Growing up, New Year’s Eve was probably my second favorite holiday, right behind Christmas. If you count the day we set by our clocks each fall, New Year’s Eve is right behind it.

Each year on New Year’s Eve, we’d gather at my great-aunt’s home, and my siblings and I retreated to the basement with our cousins for a long night of Yahtzee and Spoons. For those five hours of celebration, we only trekked upstairs to refill our plates with fancy Christmas cookies, shrimp cocktail and party mix.

Meanwhile, my grandparents, parents and great aunts and uncles lingered upstairs enjoying conversation and Scrabble. At midnight, we’d don our winter coats and glittery “New Year’s” tiaras to brave the cold and enjoy fireworks.

As the years went by, the faces at that family New Year’s Eve party changed. Sadly, great aunts and uncles passed away or became too physically fragile to go out in the cold December winter. The generation of great-grandchildren, comprising my cousins and me, went off to college or moved away to follow jobs and spouses, and weren’t able to come back for New Year’s.

New Year’s Eve has always evoked nostalgia, more than any other day of the year. Perhaps it’s because it is the day that we tend to put behind one year and start another. It’s a time to put behind all of the sadness and failures of the past year and look with a clean slate to the new year.

Krystine Batcho, Ph.D., Professor of Psychology at Le Moyne College in New York, commented in a 2016 interview for Healthline.com that when nostalgia is used in a healthy way, it can be like a crutch that grounds you in your past while you figure out how to move forward in a new situation.

Fast-forward 40 years. I’m now carrying a few more wrinkles, but our boisterous celebration of New Year’s has been reawakened. The location may change from year-to-year between the home of my parents, siblings and me, but we plan our evening around each other. Every once in a while, a relative comes up with a cockeyed plan to go away for New Year’s, but we are usually pretty good at putting the kibosh on that so we can all be together.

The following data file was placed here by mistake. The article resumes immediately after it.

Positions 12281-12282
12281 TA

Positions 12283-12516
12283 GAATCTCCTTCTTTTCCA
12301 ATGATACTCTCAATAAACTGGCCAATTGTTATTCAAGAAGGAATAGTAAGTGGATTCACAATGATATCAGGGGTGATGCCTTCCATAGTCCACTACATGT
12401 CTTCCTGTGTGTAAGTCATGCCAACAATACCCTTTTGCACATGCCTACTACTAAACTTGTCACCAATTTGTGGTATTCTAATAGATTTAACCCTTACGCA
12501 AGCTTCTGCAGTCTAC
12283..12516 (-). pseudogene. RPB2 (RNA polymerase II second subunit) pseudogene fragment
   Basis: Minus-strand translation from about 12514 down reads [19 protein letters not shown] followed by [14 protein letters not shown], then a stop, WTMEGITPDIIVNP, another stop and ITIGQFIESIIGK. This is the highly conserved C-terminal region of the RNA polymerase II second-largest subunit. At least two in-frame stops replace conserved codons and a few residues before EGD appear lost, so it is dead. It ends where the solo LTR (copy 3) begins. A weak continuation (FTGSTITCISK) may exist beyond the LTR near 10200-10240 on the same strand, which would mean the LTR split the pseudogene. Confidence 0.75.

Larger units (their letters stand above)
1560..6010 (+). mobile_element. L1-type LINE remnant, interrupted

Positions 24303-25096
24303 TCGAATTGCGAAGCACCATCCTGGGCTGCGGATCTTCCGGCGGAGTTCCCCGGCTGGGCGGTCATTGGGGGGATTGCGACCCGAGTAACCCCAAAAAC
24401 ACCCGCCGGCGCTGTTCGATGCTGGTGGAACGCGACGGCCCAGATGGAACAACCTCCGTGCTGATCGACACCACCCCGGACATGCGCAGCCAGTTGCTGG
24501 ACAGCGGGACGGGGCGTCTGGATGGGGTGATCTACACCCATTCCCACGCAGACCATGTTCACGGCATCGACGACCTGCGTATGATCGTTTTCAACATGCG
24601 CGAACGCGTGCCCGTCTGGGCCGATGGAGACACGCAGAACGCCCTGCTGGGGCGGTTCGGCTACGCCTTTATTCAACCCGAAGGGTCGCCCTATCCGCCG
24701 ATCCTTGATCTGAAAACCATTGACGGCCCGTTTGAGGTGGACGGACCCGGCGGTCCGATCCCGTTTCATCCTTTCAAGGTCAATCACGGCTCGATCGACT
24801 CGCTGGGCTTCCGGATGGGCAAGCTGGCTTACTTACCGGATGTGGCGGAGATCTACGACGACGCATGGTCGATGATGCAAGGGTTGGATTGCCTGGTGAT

I have matured to now be one of the grown-ups playing Scrabble. Meanwhile, when my daughters aren’t playing Spoons, they sneak off upstairs with their cousins. I’ve since acquired an allergy to shrimp, but make up for it by devouring fancy Christmas cookies and party mix.

There is a certain comfort in knowing that as much as everything changes, it stays the same. When sisters, brother and I gather, we reminisce about the old New Year’s Eve parties at Aunt Gert’s. When we consider whether or not a word is acceptable for play in Scrabble, we ask ourselves how Grandma would call it. She forever will be the seraphic referee of our Scrabble game. Some of the recipes from our Grandma and her sister still make up our New Year’s Eve fare. We still enjoy a little bit of pyromania on New Year’s, but have since traded in our booming fireworks for Chinese lanterns.

It seems as though we’ve again settled into a New Year’s Eve routine. But, soon enough, my daughters will be experiencing the changes in our celebrations. My parents’ oldest grandchild will be graduating from college in the spring, and the next oldest grandchildren aren’t far behind him. Part of me wonders – and selfishly worries – where their lives will take them.

While my family is one for hanging on to old traditions, we have embraced the new when it comes to New Year’s Eve. My sister-in-law, who is from Cuba, introduced us to the “grapes” tradition. At the stroke of midnight, each person eats 12 grapes. Each grape represents one wish for each month of the new year. While the grapes are a new tradition for my generation, my daughters have always known it to be a staple of their New Year’s Eve celebration.

In keeping with tradition, no matter how cold it is, we’ll go outside for the countdown to midnight and yell “Happy New Year” as loud as we can. Maybe you’ll hear us.

Pamela Henderson is the director of development and communications at Dunebrook. To learn more about parenting and support programs at Dunebrook, call (800) 897-0007. Email Pam with parenting questions and comments at pam@dunebrook.org.

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